Atlanta recently played host to chief diversity officers from across the country who gathered to consider ways to close the gender gap and promote women in the workplace. With its long history of influential, pioneering women, our city seems like the perfect location for a discussion about female empowerment. But, when it comes to advancing female executives in Atlanta — and, more broadly, Georgia — employers still have a long way to go.
The city’s technology sector was recently called out for paying men 72 percent more than women, the largest tech-sector wage gap in the United States. Other Atlanta industries are, unfortunately, not much better. Across all sectors — and despite the higher cost of living — median pay for women in Atlanta is less than median pay for men anywhere in Georgia. In three Georgia counties (Fayette, Forsythe and Coweta), in fact, median pay for women is barely more than half of median pay for men.
The issue is not exclusive to Georgia. The wage differential can present a real challenge for women across the country that aspire to be corporate leaders. Women fill little more than 20 percent of C-suite positions across the nation, according to a 2017 study by McKinsey & Company. Women of color represent only 3 percent, despite comprising roughly 17 percent of the entry-level job force.
Fortunately, innovative HR technologies are making it easier for employers to help improve their overall hiring practices and overcome the gender gap. Artificial intelligence applications, for instance, are helping employers avoid unconscious bias in hiring and promotion. Cloud-based platforms are expanding talent pools to find more diverse candidates, while providing greater flexibility for women. More than three-quarters of global talent leaders say their companies plan to invest in these kinds of HR technologies in 2018, according to Randstad Sourceright’s 2018 Talent Trends research.
But companies cannot rely on HR technology alone. Employers must actively demonstrate a commitment to gender diversity starting from the top, although the tactics for achieving that goal begins with a comprehensive audit of the barriers women face throughout their career path with the company — from intern to CEO. Companies should identify where women may be impeded and create a diversity pipeline that helps them overcome these barriers.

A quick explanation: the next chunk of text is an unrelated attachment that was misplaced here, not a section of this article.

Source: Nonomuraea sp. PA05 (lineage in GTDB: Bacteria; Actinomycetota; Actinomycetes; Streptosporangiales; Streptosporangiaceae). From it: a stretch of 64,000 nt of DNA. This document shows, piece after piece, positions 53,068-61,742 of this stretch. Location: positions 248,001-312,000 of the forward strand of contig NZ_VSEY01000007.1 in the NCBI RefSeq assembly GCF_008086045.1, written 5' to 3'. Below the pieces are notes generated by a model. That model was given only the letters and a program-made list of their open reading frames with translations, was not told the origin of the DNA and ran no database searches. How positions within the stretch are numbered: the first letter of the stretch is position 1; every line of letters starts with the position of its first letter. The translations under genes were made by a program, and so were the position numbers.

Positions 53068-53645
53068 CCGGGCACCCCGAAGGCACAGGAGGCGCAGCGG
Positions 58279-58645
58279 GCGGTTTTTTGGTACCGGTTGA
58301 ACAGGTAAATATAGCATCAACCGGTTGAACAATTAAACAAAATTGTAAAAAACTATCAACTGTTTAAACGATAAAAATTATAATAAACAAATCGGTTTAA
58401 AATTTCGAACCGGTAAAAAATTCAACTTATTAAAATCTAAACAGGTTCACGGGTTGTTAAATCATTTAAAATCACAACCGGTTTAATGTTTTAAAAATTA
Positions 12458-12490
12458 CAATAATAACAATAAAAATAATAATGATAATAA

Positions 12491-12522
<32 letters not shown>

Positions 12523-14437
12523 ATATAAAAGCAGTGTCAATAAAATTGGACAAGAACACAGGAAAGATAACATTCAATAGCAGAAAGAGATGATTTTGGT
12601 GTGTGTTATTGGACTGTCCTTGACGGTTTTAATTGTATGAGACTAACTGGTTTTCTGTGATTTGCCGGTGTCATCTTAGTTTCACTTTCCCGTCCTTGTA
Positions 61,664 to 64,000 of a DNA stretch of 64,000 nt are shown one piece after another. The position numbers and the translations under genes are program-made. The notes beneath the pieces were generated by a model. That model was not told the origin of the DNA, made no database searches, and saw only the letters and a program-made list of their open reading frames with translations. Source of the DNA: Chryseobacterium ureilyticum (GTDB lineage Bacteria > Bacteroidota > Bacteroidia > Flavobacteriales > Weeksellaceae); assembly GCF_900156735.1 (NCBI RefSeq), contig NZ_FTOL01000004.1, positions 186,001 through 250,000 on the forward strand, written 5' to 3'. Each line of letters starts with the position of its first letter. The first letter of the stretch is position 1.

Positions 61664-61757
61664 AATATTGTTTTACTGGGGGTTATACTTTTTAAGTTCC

Equal compensation would also persuade more women to pursue corporate leadership and make it easier for those who are offered executive positions to ascend to the highest echelons of business. More than half (53 percent) of global talent leaders and C-suite executives believe that having more women in leadership roles will be critical to organizational success, according to the global talent solutions firm Randstad Sourceright.
New research indicates that having women in corporate leadership improves a company’s performance and likely increases gross earnings. On average, companies with the most diverse executive boards make 53 percent higher returns on equity. And when top companies have women at the helm, they are found to generate up to three times the returns. A female CEO also typically cultivates more women in leadership positions.
Employers in Atlanta and beyond should bolster their efforts to implement necessary diversity initiatives. Doing so will not only help close the gender gap, but will create a workplace that enhances the company’s business strategy in the future. AT
Audra Jenkins is Chief Diversity and Inclusion Officer of Randstad U.S.
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